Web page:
The one thing we discovered about Cape Town, was that there was no in between when it came to the wind: it was either blowing a gale or absolutely nada. One could also be in Cape Town with the wind at Force one, and around the corner at the Cape of Good Hope it would be blowing Force 8.

The morning of our departure, there was not one iota of breeze. In one way that was perfect. Manoeuvring room within the marina was minimal, with no factor allowed for error, even with a small whiff of wind. It meant that berthing our 18 tonne Gratis for refuelling was undertaken without incident.

On the other hand, with about 3700 nautical miles to be traversed before arriving at Barbados, our next refuelling dock, the name of the game was fuel conservation. As soon as possible, the main and Gennie were raised in order to assist the motor by running it on minimal fuel consumption.

Bob and I had been eagerly awaiting this Atlantic run, for all accounts we had heard and read said it was a breeze in comparison with the Indian Ocean. One major factor for this was that, unlike the Indian Ocean, this crossing was undertaken during the summer rather than winter months.

As one exited Cape Town, the water’s surface was covered in quilt like carpeted stalks of kelp that grew upon their beds below. Like small black spheres, the heads and flippers of seals were all that was visible, as they appeared in prayer whilst they gnawed upon this flavoursome delicacy.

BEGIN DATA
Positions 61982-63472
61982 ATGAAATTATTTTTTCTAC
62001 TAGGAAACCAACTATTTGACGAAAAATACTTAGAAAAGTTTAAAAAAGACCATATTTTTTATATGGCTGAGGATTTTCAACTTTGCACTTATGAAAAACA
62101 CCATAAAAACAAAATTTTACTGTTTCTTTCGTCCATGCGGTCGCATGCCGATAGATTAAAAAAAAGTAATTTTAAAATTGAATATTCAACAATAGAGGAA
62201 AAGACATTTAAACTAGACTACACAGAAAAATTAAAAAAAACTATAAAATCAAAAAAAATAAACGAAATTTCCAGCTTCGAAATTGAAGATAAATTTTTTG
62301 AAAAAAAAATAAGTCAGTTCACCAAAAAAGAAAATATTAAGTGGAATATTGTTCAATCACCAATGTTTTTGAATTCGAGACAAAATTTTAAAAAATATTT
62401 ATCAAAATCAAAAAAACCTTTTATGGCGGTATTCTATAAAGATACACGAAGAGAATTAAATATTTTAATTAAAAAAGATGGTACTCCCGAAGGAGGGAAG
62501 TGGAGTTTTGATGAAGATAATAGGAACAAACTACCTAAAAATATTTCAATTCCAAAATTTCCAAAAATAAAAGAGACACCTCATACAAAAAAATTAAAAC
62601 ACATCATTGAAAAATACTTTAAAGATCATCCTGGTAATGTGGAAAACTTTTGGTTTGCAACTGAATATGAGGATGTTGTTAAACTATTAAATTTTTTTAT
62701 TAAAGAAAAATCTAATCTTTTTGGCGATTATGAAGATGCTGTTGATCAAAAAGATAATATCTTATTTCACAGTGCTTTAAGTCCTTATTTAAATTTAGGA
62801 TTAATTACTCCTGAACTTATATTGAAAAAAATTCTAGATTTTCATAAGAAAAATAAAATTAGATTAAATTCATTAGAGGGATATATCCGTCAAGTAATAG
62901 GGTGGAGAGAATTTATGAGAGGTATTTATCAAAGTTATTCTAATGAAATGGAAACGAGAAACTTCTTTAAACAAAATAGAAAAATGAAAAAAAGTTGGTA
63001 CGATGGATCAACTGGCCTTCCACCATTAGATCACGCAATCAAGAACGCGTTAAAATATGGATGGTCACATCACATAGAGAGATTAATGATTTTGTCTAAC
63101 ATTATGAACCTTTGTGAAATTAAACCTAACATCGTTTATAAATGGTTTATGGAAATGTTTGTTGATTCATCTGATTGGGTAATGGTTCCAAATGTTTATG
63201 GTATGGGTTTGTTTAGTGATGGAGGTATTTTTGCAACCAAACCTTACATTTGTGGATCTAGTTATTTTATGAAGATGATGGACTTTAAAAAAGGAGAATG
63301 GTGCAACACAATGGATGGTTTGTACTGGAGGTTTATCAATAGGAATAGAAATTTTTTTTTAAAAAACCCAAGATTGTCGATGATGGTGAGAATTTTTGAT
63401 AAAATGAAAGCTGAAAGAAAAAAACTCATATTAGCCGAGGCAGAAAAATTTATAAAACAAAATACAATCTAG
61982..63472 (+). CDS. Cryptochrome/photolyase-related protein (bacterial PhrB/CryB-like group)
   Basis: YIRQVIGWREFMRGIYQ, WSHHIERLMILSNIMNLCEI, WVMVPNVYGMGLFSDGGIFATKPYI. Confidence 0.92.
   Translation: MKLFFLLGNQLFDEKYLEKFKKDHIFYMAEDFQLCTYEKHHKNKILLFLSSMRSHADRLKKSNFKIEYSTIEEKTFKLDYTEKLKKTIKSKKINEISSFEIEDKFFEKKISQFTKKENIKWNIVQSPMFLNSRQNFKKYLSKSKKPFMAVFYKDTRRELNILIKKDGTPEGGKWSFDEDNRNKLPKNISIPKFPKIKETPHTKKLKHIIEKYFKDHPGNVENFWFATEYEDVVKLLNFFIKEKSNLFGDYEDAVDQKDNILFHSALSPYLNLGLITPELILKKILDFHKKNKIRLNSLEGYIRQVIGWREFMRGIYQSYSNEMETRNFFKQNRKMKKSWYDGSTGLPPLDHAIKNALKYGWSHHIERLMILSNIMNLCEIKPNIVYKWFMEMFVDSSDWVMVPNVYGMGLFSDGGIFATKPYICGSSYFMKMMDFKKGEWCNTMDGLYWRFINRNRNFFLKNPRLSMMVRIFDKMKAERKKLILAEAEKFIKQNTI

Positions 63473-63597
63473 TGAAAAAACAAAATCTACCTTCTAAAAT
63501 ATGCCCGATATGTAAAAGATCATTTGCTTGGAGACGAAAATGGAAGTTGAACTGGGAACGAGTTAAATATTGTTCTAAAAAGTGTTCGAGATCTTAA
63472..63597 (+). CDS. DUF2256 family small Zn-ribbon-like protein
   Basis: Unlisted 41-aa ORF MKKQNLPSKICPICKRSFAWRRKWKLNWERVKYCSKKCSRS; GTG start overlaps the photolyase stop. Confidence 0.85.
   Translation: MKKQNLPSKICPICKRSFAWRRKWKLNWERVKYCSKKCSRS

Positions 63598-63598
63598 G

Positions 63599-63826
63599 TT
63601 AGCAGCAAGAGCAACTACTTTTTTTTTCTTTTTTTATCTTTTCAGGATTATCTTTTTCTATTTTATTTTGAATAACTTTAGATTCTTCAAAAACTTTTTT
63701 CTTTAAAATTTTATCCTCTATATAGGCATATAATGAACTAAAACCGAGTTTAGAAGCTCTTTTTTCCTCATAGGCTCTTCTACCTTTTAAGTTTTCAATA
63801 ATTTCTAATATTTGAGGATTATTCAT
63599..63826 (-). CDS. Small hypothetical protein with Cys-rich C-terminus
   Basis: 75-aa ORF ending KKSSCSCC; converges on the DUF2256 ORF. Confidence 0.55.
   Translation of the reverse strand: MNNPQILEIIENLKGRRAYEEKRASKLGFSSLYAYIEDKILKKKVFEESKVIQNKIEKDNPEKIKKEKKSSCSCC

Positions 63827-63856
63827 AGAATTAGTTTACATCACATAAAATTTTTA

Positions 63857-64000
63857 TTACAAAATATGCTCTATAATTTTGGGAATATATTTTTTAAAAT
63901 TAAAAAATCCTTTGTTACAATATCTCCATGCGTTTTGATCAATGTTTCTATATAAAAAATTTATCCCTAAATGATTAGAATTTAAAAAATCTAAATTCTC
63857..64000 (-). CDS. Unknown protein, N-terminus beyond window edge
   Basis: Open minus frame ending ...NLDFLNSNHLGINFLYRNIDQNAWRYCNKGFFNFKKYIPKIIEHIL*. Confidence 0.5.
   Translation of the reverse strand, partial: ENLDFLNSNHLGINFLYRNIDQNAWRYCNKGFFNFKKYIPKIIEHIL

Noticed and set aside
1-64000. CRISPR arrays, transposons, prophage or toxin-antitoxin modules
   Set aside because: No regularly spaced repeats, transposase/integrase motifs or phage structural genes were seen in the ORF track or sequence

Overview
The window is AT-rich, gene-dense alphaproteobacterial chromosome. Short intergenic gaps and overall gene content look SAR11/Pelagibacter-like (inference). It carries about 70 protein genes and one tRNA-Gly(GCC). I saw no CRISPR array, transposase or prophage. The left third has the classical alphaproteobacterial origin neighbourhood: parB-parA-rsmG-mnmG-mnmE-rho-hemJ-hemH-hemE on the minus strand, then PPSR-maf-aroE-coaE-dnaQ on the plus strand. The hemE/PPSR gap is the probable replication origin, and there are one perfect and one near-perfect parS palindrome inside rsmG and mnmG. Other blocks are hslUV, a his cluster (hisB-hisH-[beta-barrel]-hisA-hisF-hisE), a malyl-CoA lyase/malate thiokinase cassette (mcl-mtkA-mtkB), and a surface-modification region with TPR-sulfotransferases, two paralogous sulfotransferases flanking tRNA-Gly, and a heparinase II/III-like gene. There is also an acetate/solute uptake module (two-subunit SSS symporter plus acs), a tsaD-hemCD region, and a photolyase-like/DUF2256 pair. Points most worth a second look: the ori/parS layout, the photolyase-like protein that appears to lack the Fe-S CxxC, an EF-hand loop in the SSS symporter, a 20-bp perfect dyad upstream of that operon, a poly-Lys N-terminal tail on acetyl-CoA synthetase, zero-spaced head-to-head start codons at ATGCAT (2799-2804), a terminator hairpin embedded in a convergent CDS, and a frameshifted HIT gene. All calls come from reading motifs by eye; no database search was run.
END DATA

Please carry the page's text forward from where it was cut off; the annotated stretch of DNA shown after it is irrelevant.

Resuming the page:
How we were looking forward to moving northward once more. In actuality, we had forgotten what the meaning of cold truly was until our arrival in the southern clime of Cape Town. Finding ourselves suddenly chilled to the bone as temperatures plummeted well below 17° at night was no fun. ‘Thank God I kept those woollens out,’ were my words. For poor Bob, on the other hand, it was ‘Ohhhhhhh shiiiiiiiiiiiiiiiiit!!!!!!!

One of the major upsides of sailing was leaving the fast paced society behind us. Away from it all, upon the water we had the time to sit and enjoy as the world passed us by, taking the opportunity to take note of, and enjoy, the small occurrences usually ignored.

Birds were plentiful over the waters here, in numbers not seen since departing Australia. We both gained enjoyment from observing them as they approached the sea’s surface for landing. Feet lowered, wings set to assist with breaking and down they came: a bit like watching a bumbling booby upon the shore. Tail dropped a little, feet connected the sea, as the spread wingtips just kissed the water. With the waters assisting as a break, the beak dipped forward and continued onward in a nosedive that soon saw the head totally immersed in the final moments.

Fishing boats headed in whilst large ships passed us by.